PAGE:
I came across a wonderful quote by Claude Monet recently that just didn’t want to leave my mind…
“I must have flowers, always and always.”
It evoked wonderful images in my mind of flowers, large and small, arranged well in vases scattered around rooms. It gave me something to ponder, and I spent time considering why he said that, why anyone would say such a thing…
What it spoke most to me was of a desire to be surrounded by nature and its unmatched beauty.
As the quote continued to find its way into my thoughts over the course of a few days, I decided it would be a fun addition to one of my doodles. Fun wasn’t quite what it ended up being. First of all, if you’ve been around my blog for very long, you may recall that I’ve mentioned several times here how horrid my handwriting is. Legible, it is not. My signature, a glorified scribble, usually evokes questions from people witnessing it, asking if that is, in fact, how I actually sign my name.
So the idea of me trying to write anything with somewhat artistic fashion, let alone legible, is almost comical. I practiced, plotted and wrote out the way I wanted the phrase to be displayed on my art. My first try, the letters kept getting smaller. Second try I discovered writing in a straight line was also not my cup of tea.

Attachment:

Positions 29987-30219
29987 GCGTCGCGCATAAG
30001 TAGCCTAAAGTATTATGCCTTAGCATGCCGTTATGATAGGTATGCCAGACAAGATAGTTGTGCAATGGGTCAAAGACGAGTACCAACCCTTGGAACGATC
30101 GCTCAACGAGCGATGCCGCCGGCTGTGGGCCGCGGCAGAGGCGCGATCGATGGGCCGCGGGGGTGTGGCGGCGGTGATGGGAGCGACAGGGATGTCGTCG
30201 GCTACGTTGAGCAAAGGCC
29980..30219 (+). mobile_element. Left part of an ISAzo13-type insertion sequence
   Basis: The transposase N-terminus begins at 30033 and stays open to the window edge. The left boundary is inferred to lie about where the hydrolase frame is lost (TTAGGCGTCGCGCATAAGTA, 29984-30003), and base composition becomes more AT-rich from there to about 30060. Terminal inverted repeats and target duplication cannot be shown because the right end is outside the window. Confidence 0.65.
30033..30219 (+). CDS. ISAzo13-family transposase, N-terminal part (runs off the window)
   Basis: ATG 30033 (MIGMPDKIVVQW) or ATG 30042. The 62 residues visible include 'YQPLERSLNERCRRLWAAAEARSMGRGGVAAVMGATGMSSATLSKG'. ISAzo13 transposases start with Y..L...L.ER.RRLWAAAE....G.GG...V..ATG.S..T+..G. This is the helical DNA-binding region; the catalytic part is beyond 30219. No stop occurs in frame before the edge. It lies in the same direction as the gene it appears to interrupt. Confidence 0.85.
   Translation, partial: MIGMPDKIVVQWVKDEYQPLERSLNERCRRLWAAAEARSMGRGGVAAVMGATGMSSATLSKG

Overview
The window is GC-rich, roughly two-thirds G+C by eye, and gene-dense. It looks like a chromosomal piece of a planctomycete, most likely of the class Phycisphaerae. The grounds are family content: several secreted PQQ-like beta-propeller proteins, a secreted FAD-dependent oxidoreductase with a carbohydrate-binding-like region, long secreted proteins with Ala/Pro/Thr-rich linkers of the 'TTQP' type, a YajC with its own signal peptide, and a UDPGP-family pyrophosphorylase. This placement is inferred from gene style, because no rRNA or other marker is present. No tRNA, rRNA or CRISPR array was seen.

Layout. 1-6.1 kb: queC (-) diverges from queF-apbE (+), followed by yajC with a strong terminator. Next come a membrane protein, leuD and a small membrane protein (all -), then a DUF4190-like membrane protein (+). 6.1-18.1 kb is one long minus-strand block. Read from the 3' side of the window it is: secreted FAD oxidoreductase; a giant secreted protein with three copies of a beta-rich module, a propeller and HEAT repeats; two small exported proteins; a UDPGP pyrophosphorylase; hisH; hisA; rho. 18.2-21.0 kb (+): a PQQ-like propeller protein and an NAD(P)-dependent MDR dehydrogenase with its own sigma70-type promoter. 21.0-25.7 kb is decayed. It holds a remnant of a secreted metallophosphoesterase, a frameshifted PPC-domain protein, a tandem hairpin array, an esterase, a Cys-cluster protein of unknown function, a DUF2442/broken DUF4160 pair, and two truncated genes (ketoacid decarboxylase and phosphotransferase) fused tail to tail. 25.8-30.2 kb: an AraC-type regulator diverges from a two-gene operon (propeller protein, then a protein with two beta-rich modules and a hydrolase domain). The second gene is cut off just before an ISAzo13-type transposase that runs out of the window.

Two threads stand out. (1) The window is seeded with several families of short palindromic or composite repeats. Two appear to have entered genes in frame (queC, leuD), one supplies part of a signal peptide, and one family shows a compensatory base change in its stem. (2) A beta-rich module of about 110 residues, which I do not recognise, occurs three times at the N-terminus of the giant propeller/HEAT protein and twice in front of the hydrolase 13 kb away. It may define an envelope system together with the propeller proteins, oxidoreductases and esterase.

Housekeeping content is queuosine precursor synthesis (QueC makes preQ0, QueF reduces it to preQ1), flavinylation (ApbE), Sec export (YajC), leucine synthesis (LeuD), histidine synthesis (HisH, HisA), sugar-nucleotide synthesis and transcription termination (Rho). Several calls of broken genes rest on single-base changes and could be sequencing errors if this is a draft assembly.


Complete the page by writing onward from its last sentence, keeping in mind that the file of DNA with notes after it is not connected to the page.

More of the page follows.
Here’s the deal, I never pre-pencil in any words, if I’m to create something, it’s going to be with paint, or with a sharpie. It’s instantly permanent, instantly irrevocable, instantly frustrating when I make a mistake.
Next attempt I started questioning my sanity and why I felt the need to pursue this quote and ink it onto the paper.
On my final attempt at creating something with Monet’s words, I chose a paper I’d pre-painted with watercolor. It was dark blue, streaked and a bit uninspiring. I wrote the words with my faithful sharpie marker, trying to take my time (maybe that’s why my handwriting stinks? I’m always in a rush!).
My final result isn’t one I’m too proud of, it isn’t up to my standards, whatever those are. Maybe this isn’t even my final result, maybe tomorrow I will try again.
What I do know is, I’m still learning. I’m learning to slow down, to take my time, to think things through and to persevere. Is it easy? Not usually. Is it fun? Not always. Is it worth the frustration? Yes, I think it is.
At the end of the day, the end of the drawing, there is nothing better than taking that final moment, after working hard to create perfection (not that perfection is ever attainable)… and add my scribble of a signature to the bottom of the drawing.
What do you need to persevere through today?